But Mills ensures people that the school is taking steps to improve the environment and educate students around awareness of different cultures. He said staff and the administration are looking at how the school is incorporating curriculum that gives students a view of the world outside West Linn. There are also clubs at the school that focus on similar topics. West Linn United is a student-led club where students talk about their experiences in today's social climate.

"We had a day last year where we actually had students teaching students about different types of topics across all different realms of society, (like) what it's like to go to school as a student of color, what is a microaggression, what is mental health awareness," Mills said. "It's pretty cool because it was students leading students, so that's probably the most powerful way to really help change happen — that peer to peer work they do."

There is also an equity team that was created last year and consists of 15 teachers, counselors and administrators who examine what the school's environment looks like, if it's welcoming to all students, and what systems are in place.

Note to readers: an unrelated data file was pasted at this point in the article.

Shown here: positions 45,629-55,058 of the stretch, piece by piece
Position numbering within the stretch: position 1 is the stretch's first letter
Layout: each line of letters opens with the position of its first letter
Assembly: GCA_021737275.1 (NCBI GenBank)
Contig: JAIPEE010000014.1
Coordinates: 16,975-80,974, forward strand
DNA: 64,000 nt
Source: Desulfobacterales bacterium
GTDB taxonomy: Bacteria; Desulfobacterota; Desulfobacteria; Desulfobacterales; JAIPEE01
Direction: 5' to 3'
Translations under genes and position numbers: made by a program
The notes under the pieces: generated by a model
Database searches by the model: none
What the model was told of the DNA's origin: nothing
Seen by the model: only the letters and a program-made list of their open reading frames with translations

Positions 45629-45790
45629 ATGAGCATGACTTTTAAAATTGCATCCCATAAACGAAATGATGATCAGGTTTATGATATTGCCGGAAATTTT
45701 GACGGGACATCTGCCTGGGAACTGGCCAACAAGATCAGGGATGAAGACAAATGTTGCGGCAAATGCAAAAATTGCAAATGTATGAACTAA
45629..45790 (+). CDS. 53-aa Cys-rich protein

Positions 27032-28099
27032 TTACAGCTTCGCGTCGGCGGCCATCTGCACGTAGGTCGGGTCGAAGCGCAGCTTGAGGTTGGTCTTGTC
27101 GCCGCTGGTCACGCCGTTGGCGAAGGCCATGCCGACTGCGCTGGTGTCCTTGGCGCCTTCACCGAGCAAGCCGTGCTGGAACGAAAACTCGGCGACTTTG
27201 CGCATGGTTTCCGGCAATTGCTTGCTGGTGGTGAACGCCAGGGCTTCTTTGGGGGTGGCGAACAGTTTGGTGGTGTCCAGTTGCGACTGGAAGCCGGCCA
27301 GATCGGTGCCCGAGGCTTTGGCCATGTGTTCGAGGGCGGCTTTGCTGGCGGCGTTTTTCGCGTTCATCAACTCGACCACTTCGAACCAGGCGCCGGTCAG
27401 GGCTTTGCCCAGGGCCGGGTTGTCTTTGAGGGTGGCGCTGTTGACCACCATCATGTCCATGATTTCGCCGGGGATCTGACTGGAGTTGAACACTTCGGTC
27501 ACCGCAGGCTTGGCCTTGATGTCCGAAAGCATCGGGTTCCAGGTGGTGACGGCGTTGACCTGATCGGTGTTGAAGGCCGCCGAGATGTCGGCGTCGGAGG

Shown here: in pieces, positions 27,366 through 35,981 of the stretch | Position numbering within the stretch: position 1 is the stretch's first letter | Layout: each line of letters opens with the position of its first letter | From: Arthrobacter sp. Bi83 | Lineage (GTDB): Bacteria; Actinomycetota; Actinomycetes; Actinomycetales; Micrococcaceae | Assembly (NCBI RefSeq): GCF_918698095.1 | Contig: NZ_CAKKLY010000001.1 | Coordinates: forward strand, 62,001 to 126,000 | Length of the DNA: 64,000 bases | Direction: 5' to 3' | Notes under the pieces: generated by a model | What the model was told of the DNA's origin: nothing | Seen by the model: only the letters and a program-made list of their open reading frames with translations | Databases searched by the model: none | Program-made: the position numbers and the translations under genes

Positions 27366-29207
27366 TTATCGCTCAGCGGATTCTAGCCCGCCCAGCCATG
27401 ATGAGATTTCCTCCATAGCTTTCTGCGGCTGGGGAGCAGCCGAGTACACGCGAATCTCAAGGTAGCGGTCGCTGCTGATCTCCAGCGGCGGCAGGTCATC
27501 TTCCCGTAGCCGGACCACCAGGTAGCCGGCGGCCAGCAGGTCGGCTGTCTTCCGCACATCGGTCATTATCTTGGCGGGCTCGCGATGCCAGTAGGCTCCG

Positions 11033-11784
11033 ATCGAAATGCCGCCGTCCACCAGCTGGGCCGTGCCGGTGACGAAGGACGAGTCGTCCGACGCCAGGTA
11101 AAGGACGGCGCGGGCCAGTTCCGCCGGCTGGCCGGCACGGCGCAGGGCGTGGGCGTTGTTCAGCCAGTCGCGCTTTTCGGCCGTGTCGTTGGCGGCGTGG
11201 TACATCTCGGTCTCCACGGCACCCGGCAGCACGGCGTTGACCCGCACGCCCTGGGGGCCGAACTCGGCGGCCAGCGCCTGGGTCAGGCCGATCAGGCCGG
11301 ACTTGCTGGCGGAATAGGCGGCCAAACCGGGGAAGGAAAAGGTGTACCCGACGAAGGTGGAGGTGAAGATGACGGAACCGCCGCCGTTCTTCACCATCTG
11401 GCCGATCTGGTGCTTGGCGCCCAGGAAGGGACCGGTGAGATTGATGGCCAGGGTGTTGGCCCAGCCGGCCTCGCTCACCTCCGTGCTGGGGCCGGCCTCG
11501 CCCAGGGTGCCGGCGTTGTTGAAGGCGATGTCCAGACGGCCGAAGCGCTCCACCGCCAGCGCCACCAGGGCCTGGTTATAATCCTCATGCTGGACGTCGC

"It's a lot of work, a lot of openness and really looking at what we are doing and are there ways we can continue to get better? And then taking the learning from that and teaching the rest of our staff," Mills said. "So we are doing some professional development that's coming up around that work and around what we are hearing, seeing and the experiences of some of our students and teachers."

While there is no specificity around future steps that will be made, Mills said they are working on relaying the message to students that the adults in the building are here to serve students and to listen if something is making them uncomfortable. They want to ensure WLHS is a welcoming environment students can take pride in.

"Something that's powerful is continuing these conversations at home," Mills said. "Sometimes the most powerful thing for kids is to have their parents talk to them about this, what their expectations are (and) maybe some of their experiences they've had growing up, helping them encourage students to stand up for their peers and continue to create an inclusive environment that is about love and not hate."

And while Milner said he is disappointed that these racist incidents occured, he is impressed by how students and administration have reacted to it.

"We should never forget that the people who commit these sorts of actions are vastly outnumbered by students who are trying to make a positive change," Milner said. "I hope, in addition to condemning the bad, we can celebrate the good parts of West Linn High."

West Linn Tidings reporter Clara Howell can be reached at This email address is being protected from spambots. You need JavaScript enabled to view it. or 503-636-1281 ext: 112.